Gradated Wash in Watercolor Painting
Article by Vladimir London, Watercolor Academy tutor
Gradated wash goes from darker values at the top to lighter ones at the bottom or vice versa, from light to dark.
Painting by Vladimir London, Watercolor Academy tutor
A gradated wash is very similar to the plain wash method described above. However, for this technique you need half the paint pre-mixed in a saucer.
Start the wash from the top by applying a horizontal brushstroke with a fully-loaded brush. Make another line just below with the full brush, overlapping the previous brushstroke, so the paint can flow from one line to another. Now dip the brush into your water bucket and add a full-brush-load of water into the mix in the saucer. Mix it quickly, load the brush and apply another line beneath the previous one, making sure that there are no gaps left between the lines. From now on, repeat the previous step, adding more water into the mix for every new line. This way, the tonal value will become gradually lighter the further down the paper you go. The aim is to finish the wash with almost clear water.
Painting by Ilya Ibryaev, Watercolor Academy tutor
To deepen the gradated wash, you can do several layers. The previous layer must be dry before applying the next one.
In this method, the gradated wash goes from darker values at the top to lighter ones at the bottom. If you need the reverse gradation (from light to dark) there are two ways to achieve it.
The first way is easy – just rotate the artwork 180 degrees and do as described above.
The second way is more advanced. If you prefer to keep the artwork the right way up, then a reverse gradation can be accomplished by starting from the first stroke with clean water. Then, add a bit of paint into the water on your palette or in your saucer and apply second stroke. For every new line, more paint is added, making the gradation darker in value and brighter in saturation as you progress with the wash.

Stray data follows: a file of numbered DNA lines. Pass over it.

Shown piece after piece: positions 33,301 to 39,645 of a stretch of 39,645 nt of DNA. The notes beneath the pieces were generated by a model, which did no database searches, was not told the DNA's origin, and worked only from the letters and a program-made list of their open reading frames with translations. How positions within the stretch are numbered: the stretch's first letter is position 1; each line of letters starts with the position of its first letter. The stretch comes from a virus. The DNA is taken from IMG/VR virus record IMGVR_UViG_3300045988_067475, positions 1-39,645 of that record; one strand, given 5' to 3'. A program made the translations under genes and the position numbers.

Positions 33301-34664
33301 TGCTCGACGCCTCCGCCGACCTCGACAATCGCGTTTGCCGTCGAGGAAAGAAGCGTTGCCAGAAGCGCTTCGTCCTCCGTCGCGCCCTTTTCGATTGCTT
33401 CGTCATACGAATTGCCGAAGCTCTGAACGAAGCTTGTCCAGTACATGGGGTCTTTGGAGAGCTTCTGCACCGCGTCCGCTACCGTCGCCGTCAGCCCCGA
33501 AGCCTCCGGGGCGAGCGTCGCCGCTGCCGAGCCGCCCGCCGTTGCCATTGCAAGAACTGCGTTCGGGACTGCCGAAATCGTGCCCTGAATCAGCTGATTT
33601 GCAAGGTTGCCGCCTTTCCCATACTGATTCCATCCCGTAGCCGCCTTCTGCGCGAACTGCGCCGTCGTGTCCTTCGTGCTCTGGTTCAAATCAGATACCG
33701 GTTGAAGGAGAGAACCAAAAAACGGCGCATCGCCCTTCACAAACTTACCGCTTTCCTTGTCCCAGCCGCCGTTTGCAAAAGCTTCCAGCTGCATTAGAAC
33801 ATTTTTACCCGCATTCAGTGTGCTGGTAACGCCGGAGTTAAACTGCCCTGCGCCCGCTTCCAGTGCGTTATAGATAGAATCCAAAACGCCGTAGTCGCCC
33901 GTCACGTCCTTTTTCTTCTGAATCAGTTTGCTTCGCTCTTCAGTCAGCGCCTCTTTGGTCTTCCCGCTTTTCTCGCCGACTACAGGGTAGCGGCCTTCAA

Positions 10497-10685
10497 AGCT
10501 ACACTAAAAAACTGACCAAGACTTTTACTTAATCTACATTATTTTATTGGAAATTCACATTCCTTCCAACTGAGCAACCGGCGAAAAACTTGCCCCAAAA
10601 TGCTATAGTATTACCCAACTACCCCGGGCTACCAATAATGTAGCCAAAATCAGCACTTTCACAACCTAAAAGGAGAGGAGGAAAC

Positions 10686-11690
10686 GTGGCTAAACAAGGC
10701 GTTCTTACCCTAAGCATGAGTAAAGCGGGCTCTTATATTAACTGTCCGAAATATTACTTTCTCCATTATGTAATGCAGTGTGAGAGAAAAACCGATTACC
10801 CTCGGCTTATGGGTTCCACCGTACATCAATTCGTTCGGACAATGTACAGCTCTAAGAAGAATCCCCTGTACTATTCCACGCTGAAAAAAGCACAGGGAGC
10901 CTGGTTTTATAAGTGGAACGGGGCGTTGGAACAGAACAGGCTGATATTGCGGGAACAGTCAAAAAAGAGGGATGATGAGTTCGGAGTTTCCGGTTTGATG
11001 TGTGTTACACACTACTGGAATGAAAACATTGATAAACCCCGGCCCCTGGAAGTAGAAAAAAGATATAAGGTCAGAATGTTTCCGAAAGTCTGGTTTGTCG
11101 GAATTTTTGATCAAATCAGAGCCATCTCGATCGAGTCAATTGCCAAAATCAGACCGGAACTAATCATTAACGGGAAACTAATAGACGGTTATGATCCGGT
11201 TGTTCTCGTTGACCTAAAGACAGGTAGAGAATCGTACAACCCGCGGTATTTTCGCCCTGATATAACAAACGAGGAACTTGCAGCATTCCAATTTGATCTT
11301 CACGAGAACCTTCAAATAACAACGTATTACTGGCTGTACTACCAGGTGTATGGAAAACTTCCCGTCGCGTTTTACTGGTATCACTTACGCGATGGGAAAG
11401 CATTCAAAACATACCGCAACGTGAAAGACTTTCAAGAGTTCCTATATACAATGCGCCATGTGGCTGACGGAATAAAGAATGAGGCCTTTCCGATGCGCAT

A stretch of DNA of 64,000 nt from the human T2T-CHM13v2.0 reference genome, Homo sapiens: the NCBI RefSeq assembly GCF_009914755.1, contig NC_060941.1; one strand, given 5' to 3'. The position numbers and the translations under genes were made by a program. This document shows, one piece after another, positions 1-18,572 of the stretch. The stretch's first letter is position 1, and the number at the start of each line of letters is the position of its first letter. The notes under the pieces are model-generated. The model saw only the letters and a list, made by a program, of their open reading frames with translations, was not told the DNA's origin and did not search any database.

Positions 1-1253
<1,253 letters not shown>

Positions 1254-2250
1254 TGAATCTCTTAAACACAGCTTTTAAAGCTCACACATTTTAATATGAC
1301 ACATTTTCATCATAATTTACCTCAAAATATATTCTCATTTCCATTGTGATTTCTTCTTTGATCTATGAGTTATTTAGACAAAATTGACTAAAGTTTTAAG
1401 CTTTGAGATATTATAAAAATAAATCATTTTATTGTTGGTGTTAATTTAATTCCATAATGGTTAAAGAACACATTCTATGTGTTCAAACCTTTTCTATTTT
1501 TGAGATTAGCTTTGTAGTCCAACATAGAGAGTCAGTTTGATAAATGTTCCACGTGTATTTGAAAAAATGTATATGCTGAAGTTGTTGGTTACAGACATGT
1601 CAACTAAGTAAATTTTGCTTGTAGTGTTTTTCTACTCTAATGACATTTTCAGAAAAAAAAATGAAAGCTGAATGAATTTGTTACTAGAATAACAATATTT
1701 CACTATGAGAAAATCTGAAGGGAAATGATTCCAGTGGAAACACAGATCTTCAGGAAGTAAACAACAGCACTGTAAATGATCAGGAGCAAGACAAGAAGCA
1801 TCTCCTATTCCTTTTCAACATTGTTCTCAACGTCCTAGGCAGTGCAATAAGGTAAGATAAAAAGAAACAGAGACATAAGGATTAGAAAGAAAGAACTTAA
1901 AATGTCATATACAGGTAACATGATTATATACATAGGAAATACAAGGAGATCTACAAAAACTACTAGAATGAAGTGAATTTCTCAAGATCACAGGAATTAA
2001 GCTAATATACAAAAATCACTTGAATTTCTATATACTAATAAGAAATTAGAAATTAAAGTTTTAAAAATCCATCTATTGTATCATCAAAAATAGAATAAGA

Sketch by Vladimir London, Watercolor Academy tutor
This method requires a well-calculated feel for how much paint needs to be added for every new stroke. Otherwise the gradation can appear uneven, with visible horizontal lines.
To achieve a smooth gradation, you can do the following. Pre-mix the paint tint in a separate saucer and have clear water in another saucer. For every new stoke add a brush-load of the paint-mix from the first saucer into the second one and mix quickly. By adding the same amount of the paint-mix each time you will control the smoothness of the wash.
The same rule applies here: do not touch wet areas. You have to continue down with the new brushstrokes. Any mistakes can be fixed later by overlaying with more washes or by washing out and painting over.
Gradated washes can also be performed in a "saw wash" manner.
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